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Separation (of powers) anxiety – Press Enterprise


In politics, there’s a saying: Where you stand depends on where you sit. In recent years, everything has typically broken down based on partisan and ideological preference. Democrats stick with other Democrats. Republicans stick with Republicans. And on occasion, the rare moderates jump from side to side, based on the issue.

But that isn’t supposed to be the only source of political friction. In the United States, we live in a system of checks and balances, with three co-equal branches of government, which protects what’s known as the separation of powers.

When one branch asserts too much control, the other branches are supposed to rein it in, even if the over-reaching branch is an ideologically like-minded fellow traveler.

Unfortunately, this practice has come to a grinding halt.

Since the pandemic started, California Gov. Gavin Newsom has abused his power repeatedly, issuing arbitrary, sweeping and damaging edicts that are not his decisions to make alone.

Possibly as a result of binge-watching “The Crown,” Gavin Newsom seems to have crowned himself King of California as he attempts to rule the state by royal decree.

But I’ve got some bad news for Gavin the First. We have no king in California, unless you count the Mattress King of Glendora, whose prices are insane.

Newsom’s power grab wasn’t curtailed until two Republican members of the California state Legislature took him to court over it, Assemblymen James Gallagher, R-Yuba City, and Kevin Kiley, R-Rocklin.

This resulted in two California judges ruling that Newsom could not use emergency powers to circumvent state laws.

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Newsom’s power grab was so blatant one of the judges said, “Yeah, that’s gonna be a ‘no’ from me.”

These two courageous lawmakers deserve major kudos, for both standing up for the people of California, and the rule of law.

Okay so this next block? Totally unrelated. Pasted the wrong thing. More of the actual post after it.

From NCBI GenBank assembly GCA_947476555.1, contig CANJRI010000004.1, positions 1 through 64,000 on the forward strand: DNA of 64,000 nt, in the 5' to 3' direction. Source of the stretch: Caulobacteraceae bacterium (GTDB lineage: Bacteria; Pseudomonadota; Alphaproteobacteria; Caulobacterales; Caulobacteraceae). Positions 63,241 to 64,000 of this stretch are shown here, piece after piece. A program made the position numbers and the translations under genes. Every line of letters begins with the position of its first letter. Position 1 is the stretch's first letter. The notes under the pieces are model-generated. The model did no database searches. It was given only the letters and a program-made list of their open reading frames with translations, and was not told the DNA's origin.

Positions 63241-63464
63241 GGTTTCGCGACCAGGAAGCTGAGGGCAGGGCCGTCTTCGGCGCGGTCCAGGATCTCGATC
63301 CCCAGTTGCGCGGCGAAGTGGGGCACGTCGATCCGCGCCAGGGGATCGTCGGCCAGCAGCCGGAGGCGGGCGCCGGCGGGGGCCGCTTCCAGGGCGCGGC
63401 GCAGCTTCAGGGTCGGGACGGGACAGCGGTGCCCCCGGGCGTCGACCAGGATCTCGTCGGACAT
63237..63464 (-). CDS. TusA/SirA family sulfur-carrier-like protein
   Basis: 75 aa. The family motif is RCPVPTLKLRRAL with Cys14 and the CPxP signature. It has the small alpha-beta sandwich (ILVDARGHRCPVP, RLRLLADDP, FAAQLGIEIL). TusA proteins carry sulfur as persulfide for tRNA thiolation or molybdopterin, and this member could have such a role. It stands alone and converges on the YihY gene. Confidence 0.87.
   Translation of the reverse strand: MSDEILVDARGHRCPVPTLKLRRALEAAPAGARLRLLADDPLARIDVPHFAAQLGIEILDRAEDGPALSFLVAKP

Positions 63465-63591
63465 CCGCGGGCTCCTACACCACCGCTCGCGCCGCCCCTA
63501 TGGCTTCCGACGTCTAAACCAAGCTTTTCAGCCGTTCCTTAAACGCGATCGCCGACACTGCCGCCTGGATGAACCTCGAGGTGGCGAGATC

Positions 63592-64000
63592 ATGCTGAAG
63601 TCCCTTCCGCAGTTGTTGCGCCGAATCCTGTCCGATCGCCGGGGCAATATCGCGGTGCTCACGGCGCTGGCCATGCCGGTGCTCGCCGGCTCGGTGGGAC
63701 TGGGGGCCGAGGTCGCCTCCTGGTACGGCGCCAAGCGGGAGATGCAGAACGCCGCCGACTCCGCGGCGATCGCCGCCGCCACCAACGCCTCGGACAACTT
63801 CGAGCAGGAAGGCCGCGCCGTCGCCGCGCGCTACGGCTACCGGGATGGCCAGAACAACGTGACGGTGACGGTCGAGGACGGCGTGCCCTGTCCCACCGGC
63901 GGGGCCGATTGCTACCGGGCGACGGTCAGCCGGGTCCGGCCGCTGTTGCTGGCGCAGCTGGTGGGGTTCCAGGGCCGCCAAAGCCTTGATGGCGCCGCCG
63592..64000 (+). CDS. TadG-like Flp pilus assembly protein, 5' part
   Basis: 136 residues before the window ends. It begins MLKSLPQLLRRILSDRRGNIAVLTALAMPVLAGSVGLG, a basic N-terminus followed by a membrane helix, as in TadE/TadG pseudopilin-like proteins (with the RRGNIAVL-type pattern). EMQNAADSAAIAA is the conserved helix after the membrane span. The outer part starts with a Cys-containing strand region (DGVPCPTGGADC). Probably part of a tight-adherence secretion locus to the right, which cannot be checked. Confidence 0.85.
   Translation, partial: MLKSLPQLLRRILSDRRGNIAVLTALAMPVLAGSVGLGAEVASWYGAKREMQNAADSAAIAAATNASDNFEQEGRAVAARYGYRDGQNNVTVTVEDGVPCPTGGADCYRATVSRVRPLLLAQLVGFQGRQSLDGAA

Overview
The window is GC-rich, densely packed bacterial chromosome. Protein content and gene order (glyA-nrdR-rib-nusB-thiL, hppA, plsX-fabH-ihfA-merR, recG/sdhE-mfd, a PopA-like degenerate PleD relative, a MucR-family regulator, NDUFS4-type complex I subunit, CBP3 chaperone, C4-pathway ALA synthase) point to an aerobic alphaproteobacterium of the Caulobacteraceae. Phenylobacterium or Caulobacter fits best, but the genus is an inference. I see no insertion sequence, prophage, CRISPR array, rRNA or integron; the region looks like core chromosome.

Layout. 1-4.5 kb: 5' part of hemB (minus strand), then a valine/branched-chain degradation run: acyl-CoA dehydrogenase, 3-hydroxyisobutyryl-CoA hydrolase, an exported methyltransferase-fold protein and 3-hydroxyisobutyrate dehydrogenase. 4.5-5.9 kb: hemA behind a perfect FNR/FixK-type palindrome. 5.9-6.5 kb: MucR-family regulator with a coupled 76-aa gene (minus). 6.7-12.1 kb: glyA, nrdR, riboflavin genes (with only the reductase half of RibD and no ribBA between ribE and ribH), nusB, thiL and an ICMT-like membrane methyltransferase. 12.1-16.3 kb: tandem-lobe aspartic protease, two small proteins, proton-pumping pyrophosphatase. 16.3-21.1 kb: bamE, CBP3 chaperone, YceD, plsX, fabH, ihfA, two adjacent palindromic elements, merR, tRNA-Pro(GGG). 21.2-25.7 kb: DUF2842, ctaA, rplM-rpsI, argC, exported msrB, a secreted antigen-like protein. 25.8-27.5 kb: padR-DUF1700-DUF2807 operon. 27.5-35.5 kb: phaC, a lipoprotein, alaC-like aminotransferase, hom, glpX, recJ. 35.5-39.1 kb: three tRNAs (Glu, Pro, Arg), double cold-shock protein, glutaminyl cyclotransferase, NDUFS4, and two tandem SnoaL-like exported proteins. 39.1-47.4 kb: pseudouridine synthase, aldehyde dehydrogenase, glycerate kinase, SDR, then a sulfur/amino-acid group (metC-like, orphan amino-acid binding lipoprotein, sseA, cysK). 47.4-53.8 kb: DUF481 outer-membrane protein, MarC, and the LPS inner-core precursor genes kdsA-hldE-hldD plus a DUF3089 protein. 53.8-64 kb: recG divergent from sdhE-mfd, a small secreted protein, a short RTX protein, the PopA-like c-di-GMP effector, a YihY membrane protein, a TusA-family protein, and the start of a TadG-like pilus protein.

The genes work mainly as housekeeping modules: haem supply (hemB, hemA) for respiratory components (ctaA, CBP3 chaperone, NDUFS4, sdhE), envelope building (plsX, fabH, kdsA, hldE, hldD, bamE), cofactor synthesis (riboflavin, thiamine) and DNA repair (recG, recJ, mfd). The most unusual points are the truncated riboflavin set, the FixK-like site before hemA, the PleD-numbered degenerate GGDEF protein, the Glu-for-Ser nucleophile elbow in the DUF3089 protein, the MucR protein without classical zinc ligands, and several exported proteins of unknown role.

Meanwhile, other California lawmakers, who should have been organizing a response to Warden Newsom’s illegal edicts were, instead, violating the state’s no-travel policy by attending a conference with deep-pocketed lobbyists at a posh resort in Maui.

Pork-barrel spending doesn’t get much better than a roast pig dinner at a luau.

The annual conference, hosted by the San Diego-based Independent Voter Project, is a tropical getaway where, according to the Los Angeles Times, “corporate and labor interests that lobby the Legislature pick up many of the lawmakers’ tabs for a chance to schmooze with them out of the public eye.”

Those attending include Republican Assembly members Heath Flora of Ripon and Jordan Cunningham of Paso Robles, Republican Sen. Andreas Borgeas of Modesto, Democratic Sen. Bill Dodd of Napa, Democratic Assembly members Blanca Rubio of Baldwin Park, Mike Gipson of Carson, Jose Medina of Riverside and Wendy Carrillo of Los Angeles, and last, but certainly not least, Chad Mayes of Rancho Mirage.

The lawmakers insist that their trip to Hawaii was COVID-19 safe, including social distancing, face mask, and sanitized grass skirts.

Mayes, who doesn’t align with either political party, told KESQ-TV that while “It looks like it’s incredibly hypocritical and we aren’t following the rules and the rules aren’t for us,” he’s still glad he attended the conference because, “at this current conference we are collaborating on ways we can reopen our economy in a safe manner.”

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Mmmm-hmmm. Sounds like the mai tais are talking.

Back on planet Earth, going to Hawaii with lobbyists during a pandemic is known as junket science.

These buffoons are just as clueless as Newsom.



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